imagination onto seemingly neutral objects—the house and the wallpaper—
in an attempt to ignore her growing frustration. Her negative feelings color
her description of her surroundings, making them seem uncanny and
sinister, and she becomes fixated on the wallpaper.

As the narrator sinks further into her inner fascination with the wallpaper,
she becomes progressively more dissociated from her day-to-day life. This
process of dissociation begins when the story does, at the very moment she
decides to keep a secret diary as “a relief to her mind.” From that point, her
true thoughts are hidden from the outer world, and the narrator begins to
slip into a fantasy world in which the nature of “her situation” is made clear
in symbolic terms. Gilman shows us this division in the narrator’s
consciousness by having the narrator puzzle over effects in the world that
she herself has caused. For example, the narrator doesn’t immediately
understand that the yellow stains on her clothing and the long “smootch” on
the wallpaper are connected. Similarly, the narrator fights the realization
that the predicament of the woman in the wallpaper is a symbolic version of
her own situation. At first she even disapproves of the woman’s efforts to
escape and intends to “tie her up.”

When the narrator finally identifies herself with the woman trapped in the
wallpaper, she is able to see that other women are forced to creep and hide
behind the domestic “patterns” of their lives, and that she herself is the one
in need of rescue. The horror of this story is that the narrator must lose
herself to understand herself. She has untangled the pattern of her life, but
she has torn herself apart in getting free of it. An odd detail at the end of
the story reveals how much the narrator has sacrificed. During her final split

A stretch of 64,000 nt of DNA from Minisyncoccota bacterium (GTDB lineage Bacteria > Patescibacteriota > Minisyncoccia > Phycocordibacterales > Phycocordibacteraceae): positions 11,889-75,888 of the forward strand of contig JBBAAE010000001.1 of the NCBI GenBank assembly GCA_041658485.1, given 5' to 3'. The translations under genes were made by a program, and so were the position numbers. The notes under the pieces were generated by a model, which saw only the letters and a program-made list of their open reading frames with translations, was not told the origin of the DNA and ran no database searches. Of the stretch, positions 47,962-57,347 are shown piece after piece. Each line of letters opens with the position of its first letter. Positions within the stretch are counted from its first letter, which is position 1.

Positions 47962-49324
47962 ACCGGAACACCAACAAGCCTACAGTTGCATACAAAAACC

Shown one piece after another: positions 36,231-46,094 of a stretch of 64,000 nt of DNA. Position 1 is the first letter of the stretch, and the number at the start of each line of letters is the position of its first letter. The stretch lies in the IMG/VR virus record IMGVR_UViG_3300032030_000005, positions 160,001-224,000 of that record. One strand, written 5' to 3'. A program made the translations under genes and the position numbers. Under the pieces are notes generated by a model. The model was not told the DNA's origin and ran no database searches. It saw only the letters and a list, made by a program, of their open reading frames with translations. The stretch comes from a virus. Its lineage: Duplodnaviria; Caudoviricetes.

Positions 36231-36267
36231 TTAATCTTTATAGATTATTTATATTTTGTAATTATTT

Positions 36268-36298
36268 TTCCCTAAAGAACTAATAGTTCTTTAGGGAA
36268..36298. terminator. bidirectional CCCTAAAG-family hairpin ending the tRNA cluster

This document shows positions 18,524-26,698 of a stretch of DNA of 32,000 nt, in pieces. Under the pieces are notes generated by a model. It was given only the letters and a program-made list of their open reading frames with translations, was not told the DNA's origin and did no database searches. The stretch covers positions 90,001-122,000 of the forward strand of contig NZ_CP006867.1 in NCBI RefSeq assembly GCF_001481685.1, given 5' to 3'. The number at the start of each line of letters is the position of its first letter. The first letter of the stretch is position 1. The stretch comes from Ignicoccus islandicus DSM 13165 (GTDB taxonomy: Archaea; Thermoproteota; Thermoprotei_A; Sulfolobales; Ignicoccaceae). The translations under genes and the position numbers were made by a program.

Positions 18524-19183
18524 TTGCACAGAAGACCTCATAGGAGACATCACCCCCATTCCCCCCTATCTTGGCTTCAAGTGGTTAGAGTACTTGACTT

from reality, the narrator says, “I’ve got out at last, in spite of you and Jane.”
Who is this Jane? Some critics claim “Jane” is a misprint for “Jennie,” the
sister-in-law. It is more likely, however, that “Jane” is the name of the
unnamed narrator, who has been a stranger to herself and her jailers. Now
she is horribly “free” of the constraints of her marriage, her society, and her
own efforts to repress her mind.


Though John seems like the obvious villain of “The Yellow Wallpaper,” the
story does not allow us to see him as wholly evil. John’s treatment of the
narrator’s depression goes terribly wrong, but in all likelihood he was trying
to help her, not make her worse. The real problem with John is the all-
encompassing authority he has in his combined role as the narrator’s
husband and doctor. John is so sure that he knows what’s best for his wife
that he disregards her own opinion of the matter, forcing her to hide her
true feelings. He consistently patronizes her. He calls her “a blessed little
goose” and vetoes her smallest wishes, such as when he refuses to switch
bedrooms so as not to overindulge her “fancies.” Further, his dry, clinical
rationality renders him uniquely unsuited to understand his imaginative wife.
He does not intend to harm her, but his ignorance about what she really
needs ultimately proves dangerous.

John knows his wife only superficially. He sees the “outer pattern” but misses
the trapped, struggling woman inside. This ignorance is why John is no mere
cardboard villain. He cares for his wife, but the unequal relationship in which
they find themselves prevents him from truly understanding her and her
problems. By treating her as a “case” or a “wife” and not as a person with a
will of her own, he helps destroy her, which is the last thing he wants. That
John has been destroyed by this imprisoning relationship is made clear by
the story’s chilling finale. After breaking in on his insane wife, John faints in
shock and goes unrecognized by his wife, who calls him “that man” and
complains about having to “creep over him” as she makes her way along the


The Wallpaper